It’s So Easy, a Fourth Grader Can Do It: Wiggio 2.0 Collaboration Software Aims to Take on SharePoint, Basecamp, Dropbox, & More
Boston entrepreneur Dana Lampert says he tests every new feature for his collaboration software, Wiggio, in a fourth-grade classroom.
“If they can’t do it, we don’t put it out,” he says. “We’re kind of the anti-SharePoint [Microsoft], the anti-Wave [Google]. We don’t want to just add bells and whistles. We really focus on user experience.”
Boston-based Wiggio offers group scheduling, polling, file uploading, and mass messaging (voice or SMS). Groups can use it to assign items on to-do lists, set up audio or video conferences, and edit documents. My colleague Wade profiled Wiggio in 2008, back when the startup was working out of the basement of its angel investor Bob Doyle’s home, and when it was largely targeting the college audience as users of its collaboration software. As Wiggio has evolved with new features and collaboration functions, it’s also attracted an audience far beyond academia, in the non-profit, small business, and political sectors.
Wiggio now has more than 700,000 users, and has been growing by 1,000 per day, says Lampert, the company’s CEO. Most of that has been organic, with college students taking the software to their internships, and employees using it to collaborate on volunteer activities they do in their spare time, Lampert says. Groups such as college fraternities and sororities and soccer teams were initially big users.
“We never billed Wiggio to be just for the education space,” he says. “It’s taken on a life of its own.” In the process, it also has captured the attention of users away from other software products that do individual tasks like to-do lists (Basecamp), file-sharing (Dropbox), video conferencing, Web conferencing (GoToMeeting), and document collaboration (Google Docs).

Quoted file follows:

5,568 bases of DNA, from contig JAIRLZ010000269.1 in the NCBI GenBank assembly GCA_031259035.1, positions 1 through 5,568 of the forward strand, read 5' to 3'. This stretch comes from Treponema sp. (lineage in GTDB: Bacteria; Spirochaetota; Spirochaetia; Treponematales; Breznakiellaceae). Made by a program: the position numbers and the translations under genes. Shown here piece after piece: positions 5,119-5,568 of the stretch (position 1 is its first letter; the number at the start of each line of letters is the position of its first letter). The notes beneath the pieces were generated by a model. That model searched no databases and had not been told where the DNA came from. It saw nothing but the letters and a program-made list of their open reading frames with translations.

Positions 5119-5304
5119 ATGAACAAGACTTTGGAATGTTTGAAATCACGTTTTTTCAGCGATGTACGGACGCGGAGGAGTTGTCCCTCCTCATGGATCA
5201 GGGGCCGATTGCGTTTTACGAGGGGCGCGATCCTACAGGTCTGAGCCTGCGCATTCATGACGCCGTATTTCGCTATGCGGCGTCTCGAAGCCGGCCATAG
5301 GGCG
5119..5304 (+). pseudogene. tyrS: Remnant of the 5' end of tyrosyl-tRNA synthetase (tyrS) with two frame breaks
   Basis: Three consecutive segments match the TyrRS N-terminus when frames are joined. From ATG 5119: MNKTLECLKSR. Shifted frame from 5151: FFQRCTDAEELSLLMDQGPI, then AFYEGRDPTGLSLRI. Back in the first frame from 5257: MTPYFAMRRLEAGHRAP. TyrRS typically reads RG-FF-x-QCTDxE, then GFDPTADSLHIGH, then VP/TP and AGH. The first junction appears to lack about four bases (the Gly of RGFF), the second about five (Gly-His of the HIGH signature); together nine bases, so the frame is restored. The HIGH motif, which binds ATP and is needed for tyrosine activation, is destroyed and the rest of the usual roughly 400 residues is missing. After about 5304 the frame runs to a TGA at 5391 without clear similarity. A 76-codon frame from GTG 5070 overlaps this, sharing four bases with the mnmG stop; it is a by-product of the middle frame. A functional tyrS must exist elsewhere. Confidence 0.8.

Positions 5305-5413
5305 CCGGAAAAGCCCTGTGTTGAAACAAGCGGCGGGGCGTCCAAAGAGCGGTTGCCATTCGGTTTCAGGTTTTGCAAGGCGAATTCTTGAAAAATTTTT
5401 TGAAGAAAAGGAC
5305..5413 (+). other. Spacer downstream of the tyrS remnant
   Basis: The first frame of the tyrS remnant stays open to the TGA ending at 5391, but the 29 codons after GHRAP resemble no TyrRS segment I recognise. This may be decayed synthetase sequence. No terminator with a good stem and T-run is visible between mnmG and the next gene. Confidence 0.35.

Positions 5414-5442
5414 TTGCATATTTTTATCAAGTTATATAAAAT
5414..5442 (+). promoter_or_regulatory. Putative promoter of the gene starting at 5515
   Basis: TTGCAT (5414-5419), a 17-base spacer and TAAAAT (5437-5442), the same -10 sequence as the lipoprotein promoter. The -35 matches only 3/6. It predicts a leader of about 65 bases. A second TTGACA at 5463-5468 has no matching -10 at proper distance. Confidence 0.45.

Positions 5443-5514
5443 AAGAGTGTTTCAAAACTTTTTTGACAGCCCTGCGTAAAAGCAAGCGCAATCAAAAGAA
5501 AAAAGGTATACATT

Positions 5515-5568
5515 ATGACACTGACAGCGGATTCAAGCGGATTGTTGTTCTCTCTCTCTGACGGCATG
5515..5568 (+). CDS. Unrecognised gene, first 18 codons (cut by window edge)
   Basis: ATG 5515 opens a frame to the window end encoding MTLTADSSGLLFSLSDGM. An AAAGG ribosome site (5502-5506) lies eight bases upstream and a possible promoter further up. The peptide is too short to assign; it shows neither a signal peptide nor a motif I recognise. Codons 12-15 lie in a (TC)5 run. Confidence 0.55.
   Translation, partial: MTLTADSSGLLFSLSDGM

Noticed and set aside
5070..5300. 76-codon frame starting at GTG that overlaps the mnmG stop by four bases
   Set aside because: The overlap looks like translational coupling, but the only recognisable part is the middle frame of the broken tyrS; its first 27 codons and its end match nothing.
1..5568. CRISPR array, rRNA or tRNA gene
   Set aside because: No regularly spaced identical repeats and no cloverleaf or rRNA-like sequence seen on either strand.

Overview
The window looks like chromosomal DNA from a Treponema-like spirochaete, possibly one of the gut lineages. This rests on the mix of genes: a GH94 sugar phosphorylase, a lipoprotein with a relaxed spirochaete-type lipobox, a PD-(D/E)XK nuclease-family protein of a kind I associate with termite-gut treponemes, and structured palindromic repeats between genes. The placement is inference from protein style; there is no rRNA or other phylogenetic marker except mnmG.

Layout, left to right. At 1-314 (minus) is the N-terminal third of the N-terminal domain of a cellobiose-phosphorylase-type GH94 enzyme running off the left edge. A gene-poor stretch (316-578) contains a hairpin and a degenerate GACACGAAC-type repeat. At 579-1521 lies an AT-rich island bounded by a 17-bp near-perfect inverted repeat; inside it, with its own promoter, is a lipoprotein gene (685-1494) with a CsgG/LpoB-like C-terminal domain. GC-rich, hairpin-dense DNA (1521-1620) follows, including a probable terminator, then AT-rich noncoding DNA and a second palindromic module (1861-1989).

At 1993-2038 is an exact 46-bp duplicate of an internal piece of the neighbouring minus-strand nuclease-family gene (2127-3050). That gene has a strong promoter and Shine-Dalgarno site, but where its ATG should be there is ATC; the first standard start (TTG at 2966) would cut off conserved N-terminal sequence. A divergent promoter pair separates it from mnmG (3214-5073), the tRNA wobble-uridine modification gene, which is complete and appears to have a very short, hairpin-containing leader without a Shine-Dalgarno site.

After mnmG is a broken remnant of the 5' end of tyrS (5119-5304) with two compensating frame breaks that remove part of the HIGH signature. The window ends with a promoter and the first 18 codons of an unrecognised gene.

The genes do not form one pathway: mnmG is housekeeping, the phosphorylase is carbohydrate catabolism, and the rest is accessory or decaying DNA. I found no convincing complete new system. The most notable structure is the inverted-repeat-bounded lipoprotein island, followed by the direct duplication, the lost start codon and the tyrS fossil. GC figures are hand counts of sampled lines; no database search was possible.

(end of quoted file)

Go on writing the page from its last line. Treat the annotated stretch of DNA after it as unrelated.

Wiggio launched its 2.0 version last month, after about seven months of development. It’s designed to provide a more seamless experience for people who need to collaborate around a one-time, ad-hoc event (like a media announcement or camping trip among friends), and to include those who don’t want to go to the Wiggio interface or create an account in order to collaborate. Wiggio communication in a group goes to a user’s e-mail account, from which they can reply to the threads, post calendar items, and upload files directly.
“We’re trying to make it so that people who want to live within Wiggio will see all the information,” Lampert says. “For people who don’t know what Wiggio is, they don’t even have to go to it. You can manage and communicate with groups in Wiggio just by living all through your Gmail inbox.”
Wiggio’s functions are also available via its mobile app for iPhone, which debuted in March as well. The Wiggio interface gathers updates across the different groups users are in, and funnels them into a Facebook-style newsfeed. Users can filter the newsfeed from the Wiggio app or website to only view certain items (like calendar events or uploaded files), or based on different groups they’re in.
The political campaign of Jerry Brown, who won the 2010 California’s governor race, used Wiggio to manage its 3,000-plus volunteers. And as the 2012 races approach, we can expect to see more of that, says Lampert. “We’re getting inbound inquiries from other political campaigns,” he says. “We find that to be a pretty heavy use case.”
For right now, Wiggio is free to use. “We’ve held off [on charging] for certain reasons,” Lampert says. “We’ve seen explosive growth and we didn’t want to limit that by putting a pricing structure on it.” Down the line, the company could offer premium features for businesses and non-profits using the site, Lampert says. The startup, which now works out of the MassChallenge space in Boston, raised $2.1 million last year, led by New Atlantic Ventures and the angel investors from its $450,000 seed financing.